08 Jan New Jersey Consumer Fraud Act
The New Jersey Consumer Fraud Act, codified at N.J.S.A. 56:8-1, et al, is meant to protect innocent consumers from fraud, deception, false promises, misrepresentations, or any other such unconscionable commercial practices which may be used in the sale or advertisement of merchandise or real estate. It is usually not enough for a seller or service provider to sell a defective product, or do a terrible job at what they were hired to do. In order to be liable under the Consumer Fraud Act, the seller must engage in truly unlawful conduct, which most often involves promising one thing, accepting payment, and then delivering something completely different from what was promised, or even doing nothing at all.
In order to find a seller guilty under the Consumer fraud Act, the Court must find that there were three things that occurred. The first is that the seller must have engaged in unlawful conduct of some sort. In addition to the obvious examples set forth above, unlawful conduct can also take the form of a violation of regulations specific to different types of businesses, including home improvement contractors, health clubs, and auto repair shops, among others. The second thing which must occur is that the consumer must suffer some type of ascertainable loss. If a seller lies about a product, but the consumer does not spend any money in reliance on that lie, there is no claim to be brought. Thirdly, there must be a causal connection between the illegal act and the loss. For example, if a home improvement contractor promises to perform certain repairs, accepts payment based on that promise, then does absolutely nothing, that fraudulent promise caused the loss.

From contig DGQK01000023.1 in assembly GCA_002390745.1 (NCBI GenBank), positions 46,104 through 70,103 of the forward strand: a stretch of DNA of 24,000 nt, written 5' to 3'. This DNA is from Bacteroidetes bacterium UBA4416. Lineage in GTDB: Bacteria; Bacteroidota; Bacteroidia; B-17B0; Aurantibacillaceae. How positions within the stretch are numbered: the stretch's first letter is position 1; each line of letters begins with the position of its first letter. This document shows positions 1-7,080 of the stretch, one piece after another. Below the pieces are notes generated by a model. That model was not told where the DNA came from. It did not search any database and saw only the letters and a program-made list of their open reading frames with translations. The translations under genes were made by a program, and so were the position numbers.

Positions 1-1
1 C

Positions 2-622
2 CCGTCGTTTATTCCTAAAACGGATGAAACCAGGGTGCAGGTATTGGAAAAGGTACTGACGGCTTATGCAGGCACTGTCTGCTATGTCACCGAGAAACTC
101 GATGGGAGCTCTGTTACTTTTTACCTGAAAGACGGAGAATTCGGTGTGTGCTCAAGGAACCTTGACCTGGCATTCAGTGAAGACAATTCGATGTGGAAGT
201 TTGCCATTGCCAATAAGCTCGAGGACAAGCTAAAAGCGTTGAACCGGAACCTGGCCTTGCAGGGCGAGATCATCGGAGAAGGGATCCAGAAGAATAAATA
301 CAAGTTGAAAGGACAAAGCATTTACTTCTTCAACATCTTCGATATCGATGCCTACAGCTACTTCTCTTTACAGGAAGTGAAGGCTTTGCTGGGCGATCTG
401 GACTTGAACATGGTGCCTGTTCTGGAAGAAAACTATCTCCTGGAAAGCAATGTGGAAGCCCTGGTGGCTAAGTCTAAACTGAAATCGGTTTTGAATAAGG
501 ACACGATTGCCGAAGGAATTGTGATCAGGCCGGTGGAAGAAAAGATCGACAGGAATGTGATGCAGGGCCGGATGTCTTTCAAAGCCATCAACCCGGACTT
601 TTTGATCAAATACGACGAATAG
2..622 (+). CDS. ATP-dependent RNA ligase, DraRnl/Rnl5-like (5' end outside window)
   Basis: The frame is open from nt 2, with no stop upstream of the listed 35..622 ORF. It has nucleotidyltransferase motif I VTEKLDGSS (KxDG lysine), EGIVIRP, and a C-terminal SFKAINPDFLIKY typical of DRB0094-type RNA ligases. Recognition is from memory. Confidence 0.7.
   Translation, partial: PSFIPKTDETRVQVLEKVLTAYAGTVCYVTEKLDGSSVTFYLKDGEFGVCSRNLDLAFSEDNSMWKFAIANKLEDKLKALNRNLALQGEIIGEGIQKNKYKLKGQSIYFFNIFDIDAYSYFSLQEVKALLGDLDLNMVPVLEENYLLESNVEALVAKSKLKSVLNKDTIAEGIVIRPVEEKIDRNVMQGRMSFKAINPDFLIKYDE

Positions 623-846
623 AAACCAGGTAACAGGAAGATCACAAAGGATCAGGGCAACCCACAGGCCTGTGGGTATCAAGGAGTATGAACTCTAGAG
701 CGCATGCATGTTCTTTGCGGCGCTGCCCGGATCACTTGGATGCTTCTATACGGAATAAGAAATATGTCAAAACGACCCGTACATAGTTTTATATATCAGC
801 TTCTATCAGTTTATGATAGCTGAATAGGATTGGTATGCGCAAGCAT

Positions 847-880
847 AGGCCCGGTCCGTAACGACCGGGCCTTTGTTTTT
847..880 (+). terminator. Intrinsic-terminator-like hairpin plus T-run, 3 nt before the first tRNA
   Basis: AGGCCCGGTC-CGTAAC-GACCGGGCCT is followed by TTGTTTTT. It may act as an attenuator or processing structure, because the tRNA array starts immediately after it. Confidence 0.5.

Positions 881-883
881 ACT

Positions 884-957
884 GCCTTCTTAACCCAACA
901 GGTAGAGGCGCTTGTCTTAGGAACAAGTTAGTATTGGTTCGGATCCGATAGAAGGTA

The Consumer Fraud Act is meant to perform two essential functions: compensating consumers for actual loss, and deterring wrongdoing by sellers or other professionals who are in a position to take advantage of innocent consumers due to their relative lack of knowledge and experience. There are a number of ways the Consumer Fraud Act protects consumers, but the most important is that it awards treble damages to consumers who have been wronged under the Act. For example, a consumer who pays $3000.00, then prevails at trial, can expect a judgment of $9000.00, plus reasonable attorney’s fees and costs of suit. Moreover, the Act allows consumers to get around corporate limited liability protection and bring suit against individual owners, managers, or even employees in certain circumstances.
If you are a consumer and believe that you have been the victim of Consumer Fraud, or if you are a home improvement contractor, auto repair technician, or similar professional and want to ensure that you are in compliance with the Act, please contact our office at (609) 267-1301 to schedule a consultation today.